Gavriel Kleinwaks, 23, is a mechanical engineering grad student at the University of Colorado. Until the Pandemic started she was working in a lab doing research. Not for now. Gavriel, a native of Maryland, is working from home and missing her co-workers, and her family too, but is finding comfort in Boulder’s natural beauty.
Six weeks ago, Gavriel got involved with a non-profit organization called 1Day Sooner. Its mission is to speed up the process of testing potential Covid19 virus vaccines. Gavriel has signed up to volunteer to be a vaccine tester in future challenge trials for the drug.
“If a volunteer is eligible after a series of medical concerns are ruled out, they will be given the vaccine in a controlled medical environment and then exposed to the virus to see if the vaccine works,” says Gavriel. “I feel strongly about this based on the Jewish ideal that to save a life is the most important thing a person can do.” 1Day Sooner has estimated that speeding up vaccine development by even one day could save 7,120 lives, and by three months, it could save over a half million lives.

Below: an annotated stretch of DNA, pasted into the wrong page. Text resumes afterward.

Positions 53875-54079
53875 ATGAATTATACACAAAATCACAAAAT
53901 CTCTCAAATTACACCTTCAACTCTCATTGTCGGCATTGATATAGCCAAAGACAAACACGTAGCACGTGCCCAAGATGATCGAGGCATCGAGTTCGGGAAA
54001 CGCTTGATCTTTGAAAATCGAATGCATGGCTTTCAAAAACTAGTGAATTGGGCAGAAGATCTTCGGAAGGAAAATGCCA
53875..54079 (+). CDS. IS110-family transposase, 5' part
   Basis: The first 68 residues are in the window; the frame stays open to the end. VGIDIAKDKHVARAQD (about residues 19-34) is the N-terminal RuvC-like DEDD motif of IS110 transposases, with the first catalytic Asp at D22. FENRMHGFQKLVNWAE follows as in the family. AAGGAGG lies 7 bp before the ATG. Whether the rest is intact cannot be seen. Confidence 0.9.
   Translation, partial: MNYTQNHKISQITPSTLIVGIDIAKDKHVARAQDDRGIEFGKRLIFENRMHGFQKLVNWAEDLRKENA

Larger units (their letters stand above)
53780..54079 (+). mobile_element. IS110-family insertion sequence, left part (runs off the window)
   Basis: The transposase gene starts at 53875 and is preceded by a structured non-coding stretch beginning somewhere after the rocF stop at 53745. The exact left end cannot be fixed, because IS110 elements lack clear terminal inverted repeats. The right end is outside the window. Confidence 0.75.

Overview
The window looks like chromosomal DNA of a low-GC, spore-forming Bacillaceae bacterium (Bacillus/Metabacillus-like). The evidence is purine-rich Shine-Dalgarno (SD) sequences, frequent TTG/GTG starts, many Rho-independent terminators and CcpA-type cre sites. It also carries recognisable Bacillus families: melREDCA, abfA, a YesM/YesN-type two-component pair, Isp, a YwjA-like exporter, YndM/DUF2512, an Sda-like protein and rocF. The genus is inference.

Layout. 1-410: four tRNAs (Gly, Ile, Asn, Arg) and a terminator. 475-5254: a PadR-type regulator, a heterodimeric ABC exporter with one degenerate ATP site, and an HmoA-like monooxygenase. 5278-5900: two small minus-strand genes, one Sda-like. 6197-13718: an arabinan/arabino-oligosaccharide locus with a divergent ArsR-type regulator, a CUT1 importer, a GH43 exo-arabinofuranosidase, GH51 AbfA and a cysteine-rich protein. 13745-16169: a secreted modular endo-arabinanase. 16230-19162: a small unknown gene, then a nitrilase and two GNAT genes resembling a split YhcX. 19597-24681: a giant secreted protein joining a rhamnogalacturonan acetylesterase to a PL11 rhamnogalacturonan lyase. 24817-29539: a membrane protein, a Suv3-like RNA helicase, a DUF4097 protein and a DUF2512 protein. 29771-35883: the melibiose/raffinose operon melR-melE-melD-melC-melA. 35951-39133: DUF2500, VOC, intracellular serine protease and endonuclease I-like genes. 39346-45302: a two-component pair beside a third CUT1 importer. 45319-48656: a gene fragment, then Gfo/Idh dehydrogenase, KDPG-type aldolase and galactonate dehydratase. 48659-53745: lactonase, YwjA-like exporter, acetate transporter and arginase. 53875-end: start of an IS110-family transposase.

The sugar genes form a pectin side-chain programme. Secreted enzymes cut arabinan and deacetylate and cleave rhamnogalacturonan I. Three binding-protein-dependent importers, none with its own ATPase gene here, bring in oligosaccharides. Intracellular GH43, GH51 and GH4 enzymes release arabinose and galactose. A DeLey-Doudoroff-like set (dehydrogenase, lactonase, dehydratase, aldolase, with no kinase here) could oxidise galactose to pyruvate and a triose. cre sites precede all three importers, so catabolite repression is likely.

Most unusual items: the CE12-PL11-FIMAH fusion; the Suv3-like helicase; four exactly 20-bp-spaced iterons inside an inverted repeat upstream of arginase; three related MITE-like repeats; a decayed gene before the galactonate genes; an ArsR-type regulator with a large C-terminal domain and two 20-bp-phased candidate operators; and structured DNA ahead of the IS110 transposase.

“This ethos was ingrained in me my whole life. There are people who ask, ‘Aren’t you scared about your personal safety?’ I am scared, but I’m young and healthy. I’m lucky in that way, so I realized I could donate my health to improve other peoples’ lives.”
In addition to volunteering to be a vaccine tester for the organization, Gavriel is also doing some other work, including writing communication pieces, on their behalf. This experience may inform her career path in the years ahead. “I was already considering the field of scientific communications, which brings scientific information out of the lab to a wider audience,” she says. “The kind of work I am doing with 1Day Sooner has shown me this is a really good avenue for me, and something that I would find really fulfilling.”